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Re: The origin of flight: from the water up
----- Original Message -----
From: "James R. Cunningham" <firstname.lastname@example.org>
Sent: Monday, March 25, 2002 7:16 AM
> > Maybe they simply fold up their wings and shoot
> > through them.
> That may be the likely scenario. If they were to enter a wave with
> their wings extended, instantaneous lift and drag forces would increase
> by a factor of more than 800. That could put some serious stress on the
Yet some birds do it (don't know just how extended their wings are). And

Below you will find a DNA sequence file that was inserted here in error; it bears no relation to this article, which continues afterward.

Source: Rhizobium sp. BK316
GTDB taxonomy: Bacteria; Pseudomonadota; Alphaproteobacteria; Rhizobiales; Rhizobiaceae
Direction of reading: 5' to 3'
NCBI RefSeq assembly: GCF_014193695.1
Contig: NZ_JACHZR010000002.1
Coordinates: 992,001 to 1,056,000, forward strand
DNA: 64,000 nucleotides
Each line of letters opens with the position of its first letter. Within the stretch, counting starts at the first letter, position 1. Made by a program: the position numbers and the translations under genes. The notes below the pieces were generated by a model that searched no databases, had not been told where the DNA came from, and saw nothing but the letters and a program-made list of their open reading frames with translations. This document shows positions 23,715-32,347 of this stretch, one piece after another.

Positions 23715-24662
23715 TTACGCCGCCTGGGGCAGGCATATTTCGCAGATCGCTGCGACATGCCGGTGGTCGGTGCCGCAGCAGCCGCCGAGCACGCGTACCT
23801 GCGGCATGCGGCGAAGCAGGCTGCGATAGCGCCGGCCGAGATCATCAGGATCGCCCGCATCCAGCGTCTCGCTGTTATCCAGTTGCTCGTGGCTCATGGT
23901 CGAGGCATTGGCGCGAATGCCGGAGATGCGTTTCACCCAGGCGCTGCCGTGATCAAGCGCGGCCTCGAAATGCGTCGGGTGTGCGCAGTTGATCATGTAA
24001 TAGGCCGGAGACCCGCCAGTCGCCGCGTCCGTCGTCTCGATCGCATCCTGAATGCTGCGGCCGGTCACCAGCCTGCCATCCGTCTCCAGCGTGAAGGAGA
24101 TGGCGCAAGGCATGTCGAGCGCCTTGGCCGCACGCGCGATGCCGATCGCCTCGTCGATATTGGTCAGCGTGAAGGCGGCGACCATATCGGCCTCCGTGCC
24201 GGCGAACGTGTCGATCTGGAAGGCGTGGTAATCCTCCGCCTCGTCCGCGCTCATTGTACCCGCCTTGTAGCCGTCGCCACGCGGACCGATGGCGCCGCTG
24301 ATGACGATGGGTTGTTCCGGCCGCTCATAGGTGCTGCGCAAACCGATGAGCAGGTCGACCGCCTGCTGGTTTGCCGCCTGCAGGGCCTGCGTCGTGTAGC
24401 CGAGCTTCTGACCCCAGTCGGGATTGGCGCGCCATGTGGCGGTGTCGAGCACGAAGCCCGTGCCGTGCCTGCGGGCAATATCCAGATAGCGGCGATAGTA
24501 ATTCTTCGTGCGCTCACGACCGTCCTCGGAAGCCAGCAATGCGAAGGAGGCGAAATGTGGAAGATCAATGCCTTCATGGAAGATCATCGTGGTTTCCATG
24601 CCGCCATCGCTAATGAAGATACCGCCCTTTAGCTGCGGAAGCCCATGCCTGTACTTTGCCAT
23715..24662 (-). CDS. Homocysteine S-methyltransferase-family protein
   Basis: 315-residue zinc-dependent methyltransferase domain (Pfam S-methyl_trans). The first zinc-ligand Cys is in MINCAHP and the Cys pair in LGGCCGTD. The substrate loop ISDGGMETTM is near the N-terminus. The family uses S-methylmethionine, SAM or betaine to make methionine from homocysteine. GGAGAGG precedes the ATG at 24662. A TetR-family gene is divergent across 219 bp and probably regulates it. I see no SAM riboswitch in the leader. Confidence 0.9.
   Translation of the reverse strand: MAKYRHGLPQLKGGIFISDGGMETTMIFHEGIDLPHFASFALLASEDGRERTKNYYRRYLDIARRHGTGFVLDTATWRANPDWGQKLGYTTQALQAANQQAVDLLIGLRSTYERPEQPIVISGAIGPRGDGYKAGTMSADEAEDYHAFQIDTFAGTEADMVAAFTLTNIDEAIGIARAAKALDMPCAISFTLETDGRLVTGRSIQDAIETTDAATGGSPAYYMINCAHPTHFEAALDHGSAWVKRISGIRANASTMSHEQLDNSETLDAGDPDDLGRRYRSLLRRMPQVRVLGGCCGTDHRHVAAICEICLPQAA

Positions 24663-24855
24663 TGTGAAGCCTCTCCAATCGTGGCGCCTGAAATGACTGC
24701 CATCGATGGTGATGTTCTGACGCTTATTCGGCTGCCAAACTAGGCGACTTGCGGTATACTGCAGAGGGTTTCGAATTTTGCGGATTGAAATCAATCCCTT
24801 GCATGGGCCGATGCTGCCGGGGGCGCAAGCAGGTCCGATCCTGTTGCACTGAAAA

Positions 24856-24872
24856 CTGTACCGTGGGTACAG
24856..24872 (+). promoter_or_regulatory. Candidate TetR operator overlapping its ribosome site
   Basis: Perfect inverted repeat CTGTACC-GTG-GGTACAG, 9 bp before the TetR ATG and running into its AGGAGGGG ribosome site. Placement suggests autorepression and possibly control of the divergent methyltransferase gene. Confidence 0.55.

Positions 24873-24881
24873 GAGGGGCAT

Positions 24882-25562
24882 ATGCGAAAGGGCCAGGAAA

however they get in, flapping around underwater is common.
> > > from gliding to flying [...] that transition is probably impossible,
> > as flapping destabilizes a
> > > glider (screws up its angle of attack and all that). No living
> > glider flaps.
> While I don't think that gliding would neccesarily be expected to lead
> to flapping, why would flapping have to destabilize a glider?
OK... fast flapping might not. The first (relatively slow) downstroke,
though, certainly would, wouldn't it? :-)